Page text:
Richard Burbidge

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Richard Burbidge (2 March 1847 – 31 May 1917) was an English merchant.


He was born in Wiltshire, educated at Devizes and Melksham, and at the age of 13 was apprenticed to a provision merchant in Oxford Street, London, afterwards starting in business as a provision merchant at the age of 19. Fourteen years later he became general superintendent of the Army and Navy Auxiliary Stores. In 1882 he was appointed general manager of Whiteley's, Westbourne Grove, and in 1891 entered the service of Harrods, Brompton Road, of which he was afterwards managing director. By 1916, he had increased its profits from £16,000 to over £200,000, and it had become one of the largest of the London stores. He also did a good deal to ensure shorter working hours for shop assistants.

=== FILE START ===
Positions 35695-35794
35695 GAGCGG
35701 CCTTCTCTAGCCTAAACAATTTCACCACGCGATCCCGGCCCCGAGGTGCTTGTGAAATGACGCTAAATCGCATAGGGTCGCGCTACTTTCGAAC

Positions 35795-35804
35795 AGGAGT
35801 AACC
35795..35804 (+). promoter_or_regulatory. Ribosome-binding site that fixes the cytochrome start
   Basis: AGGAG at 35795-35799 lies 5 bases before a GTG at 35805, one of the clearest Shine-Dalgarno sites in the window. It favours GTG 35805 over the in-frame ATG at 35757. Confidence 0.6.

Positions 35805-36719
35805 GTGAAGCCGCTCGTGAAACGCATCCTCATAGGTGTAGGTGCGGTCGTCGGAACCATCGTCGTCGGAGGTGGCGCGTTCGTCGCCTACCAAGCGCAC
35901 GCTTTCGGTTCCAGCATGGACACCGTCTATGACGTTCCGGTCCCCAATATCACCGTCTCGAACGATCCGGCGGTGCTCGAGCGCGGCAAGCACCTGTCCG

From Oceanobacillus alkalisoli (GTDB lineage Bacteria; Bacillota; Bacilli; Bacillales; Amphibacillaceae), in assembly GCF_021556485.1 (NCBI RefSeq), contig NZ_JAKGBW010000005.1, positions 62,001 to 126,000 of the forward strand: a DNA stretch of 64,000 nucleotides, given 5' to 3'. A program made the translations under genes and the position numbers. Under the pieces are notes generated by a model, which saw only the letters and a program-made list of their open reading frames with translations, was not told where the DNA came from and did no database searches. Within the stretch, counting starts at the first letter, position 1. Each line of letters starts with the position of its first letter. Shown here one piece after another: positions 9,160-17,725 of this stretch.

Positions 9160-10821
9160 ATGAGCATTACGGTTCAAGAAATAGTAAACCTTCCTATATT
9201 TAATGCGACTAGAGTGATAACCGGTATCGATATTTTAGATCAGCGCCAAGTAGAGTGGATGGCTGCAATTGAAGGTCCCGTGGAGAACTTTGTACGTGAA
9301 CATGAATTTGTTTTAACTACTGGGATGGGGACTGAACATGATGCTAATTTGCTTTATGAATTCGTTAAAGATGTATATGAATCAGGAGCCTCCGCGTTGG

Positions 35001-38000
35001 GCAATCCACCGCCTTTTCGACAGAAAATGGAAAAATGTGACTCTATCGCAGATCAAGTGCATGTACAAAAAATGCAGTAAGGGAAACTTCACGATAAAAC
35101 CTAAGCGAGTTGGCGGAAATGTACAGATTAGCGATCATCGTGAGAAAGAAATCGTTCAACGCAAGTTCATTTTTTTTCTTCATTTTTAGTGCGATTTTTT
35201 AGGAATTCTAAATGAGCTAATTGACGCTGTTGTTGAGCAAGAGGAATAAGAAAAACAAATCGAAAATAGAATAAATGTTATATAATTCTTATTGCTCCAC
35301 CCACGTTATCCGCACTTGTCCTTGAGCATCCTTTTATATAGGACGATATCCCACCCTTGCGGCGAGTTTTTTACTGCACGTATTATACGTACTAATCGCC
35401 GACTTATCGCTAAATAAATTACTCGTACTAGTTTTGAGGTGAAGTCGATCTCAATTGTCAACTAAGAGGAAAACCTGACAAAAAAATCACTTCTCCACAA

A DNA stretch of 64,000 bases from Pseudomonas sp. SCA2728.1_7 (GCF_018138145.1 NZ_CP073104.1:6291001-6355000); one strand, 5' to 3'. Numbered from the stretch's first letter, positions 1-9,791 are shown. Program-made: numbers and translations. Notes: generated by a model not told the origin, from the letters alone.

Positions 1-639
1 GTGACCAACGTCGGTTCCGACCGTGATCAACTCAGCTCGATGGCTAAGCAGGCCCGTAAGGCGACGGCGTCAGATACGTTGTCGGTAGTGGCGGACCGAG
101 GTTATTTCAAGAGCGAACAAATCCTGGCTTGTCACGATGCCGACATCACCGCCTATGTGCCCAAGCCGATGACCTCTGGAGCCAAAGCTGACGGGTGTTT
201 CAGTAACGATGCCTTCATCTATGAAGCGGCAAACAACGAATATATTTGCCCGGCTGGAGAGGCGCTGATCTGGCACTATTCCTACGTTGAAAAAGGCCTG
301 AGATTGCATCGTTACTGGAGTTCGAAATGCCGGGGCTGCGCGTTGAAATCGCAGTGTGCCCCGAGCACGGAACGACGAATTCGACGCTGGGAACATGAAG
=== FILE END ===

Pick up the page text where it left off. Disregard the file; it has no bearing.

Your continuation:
Burbidge was the “private citizen” who anonymously presented about £30,000 to the fund for acquiring the Crystal Palace for the public in 1913. During World War I, he was responsible for the building and fitting up of two hospitals in Belgium, and was a member of many government committees, including the advisory committee of the Ministry of Munitions and the committee of inquiry into the Royal Aircraft workings, of which he was chairman.

He was created a baronet in 1916[1] (see Burbidge baronets). He died in London.